“Second


Once the meat was defrosted, I opened the package and began forming three 1/3 pound (15 gm) patties. Conventional wisdom says 1/3 pound (15 gm) patties are the ideal sized patty for the perfect burger. They have the “ideal” ratio of surface area, interior area and thickness. When I opened the wrapping I immediately noticed a big difference in color. This ground beef was a pink, almost salmon color and not the normal red color I normally associate with ground beef. I guess I had noticed the color earlier, but at that time I associated the color with the meat being frozen. I figured what I was seeing was ice or condensation on the surface which was masking the red color underneath. As it turned out I was wrong, this was the color. Once I thought little more about it the reason was apparent: This meet has around a 40 percent fat content and red and white makes pink. Once I began forming the patties I immediately noticed the second big difference with the Wagyu ground beef. It had a very soft, uniform and creamy texture. It didn’t feel like individual strands of ground beef like I was used to. I used a very light touch forming the patties and they were quite soft and somewhat loose. I was a bit worried about them holding together on the grill. The consistency of the patties reminded me of some veal burgers I made about 10 years ago. These veal burgers were very soft and creamy too, but this was after adding some bread soaked in milk (a panade) to the mix. The similarities of the Wagyu to the veal burgers set alarm bells off. These veal burgers took several attempts on my part to achieve success, because they stuck to the grill grates like glue. On subsequent attempts I added some egg and breadcrumbs to the mix to help firm up the veal patties. These Wagyu burgers were going to be pure beef, with nothing added to the mix, so I needed to take grate care-pun intended. I brushed and oiled the grill grate not once, but twice. I also kept the formed patties in the fridge to firm them up until I was ready to toss them on the grill.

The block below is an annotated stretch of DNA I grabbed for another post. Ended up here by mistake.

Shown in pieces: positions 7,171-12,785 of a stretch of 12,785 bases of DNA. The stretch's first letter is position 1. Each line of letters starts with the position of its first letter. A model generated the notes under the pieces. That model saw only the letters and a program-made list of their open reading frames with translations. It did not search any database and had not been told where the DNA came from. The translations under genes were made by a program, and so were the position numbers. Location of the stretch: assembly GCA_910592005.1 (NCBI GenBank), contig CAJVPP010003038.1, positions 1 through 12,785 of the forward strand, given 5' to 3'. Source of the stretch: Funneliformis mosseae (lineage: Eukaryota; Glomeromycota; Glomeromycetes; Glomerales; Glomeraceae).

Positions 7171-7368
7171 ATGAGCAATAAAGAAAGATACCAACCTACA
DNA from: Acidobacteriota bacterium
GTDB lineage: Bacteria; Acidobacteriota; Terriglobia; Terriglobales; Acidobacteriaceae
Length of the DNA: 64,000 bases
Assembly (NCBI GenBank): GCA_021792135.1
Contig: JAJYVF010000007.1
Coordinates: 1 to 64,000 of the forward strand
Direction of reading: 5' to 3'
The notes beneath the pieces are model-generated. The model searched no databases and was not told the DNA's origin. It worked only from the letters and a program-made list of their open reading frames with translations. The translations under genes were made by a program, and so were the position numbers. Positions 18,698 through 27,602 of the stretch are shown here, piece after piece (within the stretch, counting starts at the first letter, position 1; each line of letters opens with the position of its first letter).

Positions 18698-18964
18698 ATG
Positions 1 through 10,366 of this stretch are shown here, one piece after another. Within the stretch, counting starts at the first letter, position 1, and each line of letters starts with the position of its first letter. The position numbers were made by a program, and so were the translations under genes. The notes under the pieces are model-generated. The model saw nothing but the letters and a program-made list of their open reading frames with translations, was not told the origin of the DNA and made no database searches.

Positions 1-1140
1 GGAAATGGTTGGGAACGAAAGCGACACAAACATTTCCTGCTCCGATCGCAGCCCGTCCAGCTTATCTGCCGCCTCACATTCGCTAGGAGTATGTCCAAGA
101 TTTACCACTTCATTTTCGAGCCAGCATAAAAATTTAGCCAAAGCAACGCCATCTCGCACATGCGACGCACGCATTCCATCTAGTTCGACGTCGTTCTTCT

“Third


Grilling: Once I had the grill stabilized at 425 (218C) I put the patties on. Almost from the minute they hit the grill grate, I began to see little tiny flare-ups in the charcoal. The flare ups quickly began to increase in size. There was also quite a bit of beefy smelling smoke created. I donned my leather welders gloves to add the salt and pepper mixture to the first side. I was able to get the lid closed fairly quickly. There was still quite a bit of smoke coming out of the chimney of the Egg, but shining the flashlight of my iPhone down the chimney and peering carefully down the chimney it appeared the flareups had gone out. I am guessing the smoke was from fat dripping onto the coals, but with the tight seal of the Egg there wasn’t enough oxygen to create a flare up. The recipe I was using for cooking the burgers said 4-5 minutes per side at 425 (218 C), so I checked the meat at 4 minutes. There was some juice pooling on the top surface which was a sign that the meat should be flipped. With the lid opened, the flareups also began again.I put on the welders gloves to turn the patties. I used a spatula with the thinnest blade that I owned to turn the patties. I was able to very carefully and slowly work the spatula under the patties and flip them. When the flipped patties landed back on the grill grate there was a large flare up each time. I was pleased to see that I only had one small piece of one burger stick to the grill. Bullet dodged.

“Fourth“Fifth